Shark Week is every week at Jacksonville University
Jacksonville University Associate Professor of Biology Dr. Bryan Franks stopped by the show to talk about the University’s Marine Science Research Institute and its partnership with OCEARCH, a non-profit dedicated to researching ocean life – specifically sharks. Dr. Franks has been studying sharks for over 2 decades, and in honor of Shark Week this month, he talked about their importance in our oceans and the work JU and OCEARCH are doing to learn more about them.
10-foot great white shark pings off Crescent Beach
CRESCENT BEACH, Fla. – Florida has a visitor. Andromache, a 10-feet, 8-inch sub-adult female great white shark “pinged” at 8:43 p.m. on Tuesday right off Crescent Beach, Florida just south of St. Augustine Beach. Andromache’s movements are being tracked in real time by OCEARCH’s Global Shark Tracker app. According to OCEARCH, Andromache was named after a character in Greek mythology of the same name and who is a symbol of maternity, strength and courage. She was the first tagged during OCEARCH’s Expedition Massachusetts 2020.
2,000-pound great white shark pings off Florida’s Gulf Coast
Marine researchers noticed some unusual activity over the weekend when a massive great white shark was recorded off the coast of the Northwest Florida. The shark, known as Unama’ki, registered a ping offshore of Cedar Key about 7:45 p.m. Saturday. “We don’t usually get white shark pings this far northeast in the Gulf of Mexico.”Unama'ki registered a ping Saturday evening offshore of Cedar Key. (Courtesy of OCEARCH)Unama’ki was originally tagged Sept. 20, 2019, off the coast of Nova Scotia, Canada, and registered its first ping about a week later. “As a big mature female, Unama’ki has the potential to lead us to the site where she gives birth and exposes a new white shark nursery.”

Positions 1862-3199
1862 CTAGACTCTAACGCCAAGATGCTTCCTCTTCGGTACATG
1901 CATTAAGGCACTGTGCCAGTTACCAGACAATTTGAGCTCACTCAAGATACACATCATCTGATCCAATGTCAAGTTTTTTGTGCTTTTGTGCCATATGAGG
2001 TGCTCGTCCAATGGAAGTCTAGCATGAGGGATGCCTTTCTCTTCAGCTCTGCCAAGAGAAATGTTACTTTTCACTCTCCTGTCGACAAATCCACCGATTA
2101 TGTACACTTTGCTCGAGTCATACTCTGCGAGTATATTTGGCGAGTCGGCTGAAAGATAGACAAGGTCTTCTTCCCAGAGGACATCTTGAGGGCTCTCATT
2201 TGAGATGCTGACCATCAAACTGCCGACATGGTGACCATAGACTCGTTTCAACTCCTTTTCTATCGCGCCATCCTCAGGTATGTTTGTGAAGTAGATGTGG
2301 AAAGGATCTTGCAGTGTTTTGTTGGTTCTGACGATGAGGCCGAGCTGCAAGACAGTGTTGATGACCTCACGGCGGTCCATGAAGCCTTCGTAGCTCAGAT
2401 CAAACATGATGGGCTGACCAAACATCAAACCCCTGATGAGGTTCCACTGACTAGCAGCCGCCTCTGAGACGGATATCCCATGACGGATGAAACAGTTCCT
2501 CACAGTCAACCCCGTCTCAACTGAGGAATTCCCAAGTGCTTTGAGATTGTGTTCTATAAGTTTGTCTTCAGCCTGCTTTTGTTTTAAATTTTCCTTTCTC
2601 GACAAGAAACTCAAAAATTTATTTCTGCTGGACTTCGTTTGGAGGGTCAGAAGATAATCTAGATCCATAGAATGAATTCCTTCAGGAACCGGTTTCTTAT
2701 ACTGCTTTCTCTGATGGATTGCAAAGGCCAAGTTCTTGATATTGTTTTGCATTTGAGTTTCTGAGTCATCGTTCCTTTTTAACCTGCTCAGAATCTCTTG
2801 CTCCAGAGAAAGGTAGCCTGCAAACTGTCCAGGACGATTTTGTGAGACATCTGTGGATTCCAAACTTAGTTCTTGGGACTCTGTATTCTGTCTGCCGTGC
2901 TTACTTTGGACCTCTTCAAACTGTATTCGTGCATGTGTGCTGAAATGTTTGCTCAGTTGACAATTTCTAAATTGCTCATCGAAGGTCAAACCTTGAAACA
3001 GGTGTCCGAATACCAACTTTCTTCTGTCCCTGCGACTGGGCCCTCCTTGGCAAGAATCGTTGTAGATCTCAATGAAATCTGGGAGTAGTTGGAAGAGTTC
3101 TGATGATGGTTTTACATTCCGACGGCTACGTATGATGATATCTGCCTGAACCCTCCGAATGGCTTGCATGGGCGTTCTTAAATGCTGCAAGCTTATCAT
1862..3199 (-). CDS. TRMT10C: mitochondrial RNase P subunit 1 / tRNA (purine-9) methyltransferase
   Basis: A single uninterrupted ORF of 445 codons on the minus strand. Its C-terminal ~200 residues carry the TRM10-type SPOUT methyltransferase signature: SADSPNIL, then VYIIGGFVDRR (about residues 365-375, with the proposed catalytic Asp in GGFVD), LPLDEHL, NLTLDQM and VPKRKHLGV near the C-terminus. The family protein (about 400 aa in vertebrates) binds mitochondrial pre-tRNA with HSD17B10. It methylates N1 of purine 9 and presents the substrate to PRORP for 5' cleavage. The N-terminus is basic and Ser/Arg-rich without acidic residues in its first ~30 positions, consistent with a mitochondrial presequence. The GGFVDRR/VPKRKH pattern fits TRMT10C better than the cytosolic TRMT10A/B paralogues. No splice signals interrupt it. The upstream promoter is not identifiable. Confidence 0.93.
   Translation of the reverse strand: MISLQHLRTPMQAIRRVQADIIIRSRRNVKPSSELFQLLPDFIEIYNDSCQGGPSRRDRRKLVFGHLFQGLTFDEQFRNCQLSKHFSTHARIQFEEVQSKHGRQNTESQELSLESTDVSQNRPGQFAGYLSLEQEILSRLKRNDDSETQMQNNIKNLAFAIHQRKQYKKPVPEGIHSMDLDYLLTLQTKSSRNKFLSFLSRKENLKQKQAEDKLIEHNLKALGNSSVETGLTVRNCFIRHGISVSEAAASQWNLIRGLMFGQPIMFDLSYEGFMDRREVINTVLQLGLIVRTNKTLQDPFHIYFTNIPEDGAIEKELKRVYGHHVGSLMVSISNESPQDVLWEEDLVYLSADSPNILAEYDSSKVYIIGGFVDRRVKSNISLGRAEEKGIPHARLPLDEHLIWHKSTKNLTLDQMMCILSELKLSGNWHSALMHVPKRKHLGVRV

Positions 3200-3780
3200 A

JU researcher sets off to tag, track white sharks off Florida, Georgia coasts
JACKSONVILLE, Fla. – The shark research group OCEARCH embarked on its 37th expedition right off our coast on Thursday. Now is the time of year when white sharks concentrate around the Florida-Georgia area to forage on right whales. National scientists will join forces with the Jacksonville University-based OCEARCH team on a three-week survey between Brunswick and Savannah Georgia. White sharks tagged last year close to Nova Scotia have been tracked close to the Florida coast. JU Professor Dr. Bryan Franks plans on tagging new sharks with satellite tracking devices to learn more about their movements and behavior.
12-foot-long great white shark named ’Ironbound’ joins others off coast of Jacksonville
JACKSONVILLE, Fla. – Ironbound, a nearly 1,000-pound great white shark tracked by OCEARCH, has been hanging out off the coast of Jacksonville. The male shark joins other large sharks such as Bailey, an 800-pound tiger shark, and Sydney, a 12-foot white shark. Ironbound is named after West Ironbound Island near Lunenburg, Nova Scotia, Ocearch said. RELATED: OCEARCH finds new home at Jacksonville UniversityIronbound is off the coast of Jacksonville, Florida right now, a journey of over 1,500 miles from where he was tagged off of Cape Breton, Nova Scotia. https://t.co/SPoMkHLidP — OCEARCH (@OCEARCH) December 10, 2019Sharks tend to head south to find warmer waters this time of the year.
Work begins at future Ocearch site in Mayport
JACKSONVILLE, Fla. - Work is underway in Mayport where new docks will be built for the OCEARCH research vessel and other ships. Jacksonville University formed a partnership with OCEARCH roughly two years ago. "Part of the idea behind this building is we'll eventually turn it into a display center," White explained, referencing one of the existing buildings. If youre downtown, youre 18 to 20 miles away, so here, we sit right at the ocean. We can do day trips, we can do short term expeditions, if you have a weather window in the wintertime, you can go for two or three days, explained White.
Ocearch founder says people have "irrational" fear of sharks
We are in the middle of the cultural phenomenon known as "Shark Week." But for some parts of America, this may seem like every week. Attacks on both coasts raise new concerns this summer about beach safety, but Ocearch founder and expedition leader Chris Fischer believes people have a "statistically irrational" fear of sharks. Fischer joins "CBS This Morning" to discuss what's behind the worldwide all-time record for attacks, how to keep safe and his latest shark tracking and tagging expeditions.cbsnews.com